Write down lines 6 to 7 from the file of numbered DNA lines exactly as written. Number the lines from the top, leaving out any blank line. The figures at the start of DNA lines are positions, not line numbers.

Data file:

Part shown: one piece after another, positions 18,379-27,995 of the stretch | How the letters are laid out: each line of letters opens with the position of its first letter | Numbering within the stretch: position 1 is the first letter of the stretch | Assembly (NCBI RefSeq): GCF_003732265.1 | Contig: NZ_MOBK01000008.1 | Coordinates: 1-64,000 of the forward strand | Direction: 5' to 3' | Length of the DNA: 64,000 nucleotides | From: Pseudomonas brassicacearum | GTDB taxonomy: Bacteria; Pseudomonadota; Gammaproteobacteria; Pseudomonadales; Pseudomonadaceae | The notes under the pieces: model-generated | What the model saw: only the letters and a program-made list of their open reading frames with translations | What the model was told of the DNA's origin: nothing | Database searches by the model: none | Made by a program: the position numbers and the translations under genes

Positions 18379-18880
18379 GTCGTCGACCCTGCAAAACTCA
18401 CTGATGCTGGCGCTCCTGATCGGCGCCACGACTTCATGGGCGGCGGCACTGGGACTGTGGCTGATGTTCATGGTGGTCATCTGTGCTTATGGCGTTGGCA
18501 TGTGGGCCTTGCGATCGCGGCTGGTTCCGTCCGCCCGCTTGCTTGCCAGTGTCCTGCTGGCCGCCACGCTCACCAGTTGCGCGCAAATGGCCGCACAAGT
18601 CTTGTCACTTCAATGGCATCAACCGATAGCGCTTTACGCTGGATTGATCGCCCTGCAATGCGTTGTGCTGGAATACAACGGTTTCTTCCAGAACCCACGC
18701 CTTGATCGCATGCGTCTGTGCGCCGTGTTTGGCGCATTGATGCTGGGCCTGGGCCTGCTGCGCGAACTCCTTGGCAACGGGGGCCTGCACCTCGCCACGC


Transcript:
18601 CTTGTCACTTCAATGGCATCAACCGATAGCGCTTTACGCTGGATTGATCGCCCTGCAATGCGTTGTGCTGGAATACAACGGTTTCTTCCAGAACCCACGC
18701 CTTGATCGCATGCGTCTGTGCGCCGTGTTTGGCGCATTGATGCTGGGCCTGGGCCTGCTGCGCGAACTCCTTGGCAACGGGGGCCTGCACCTCGCCACGC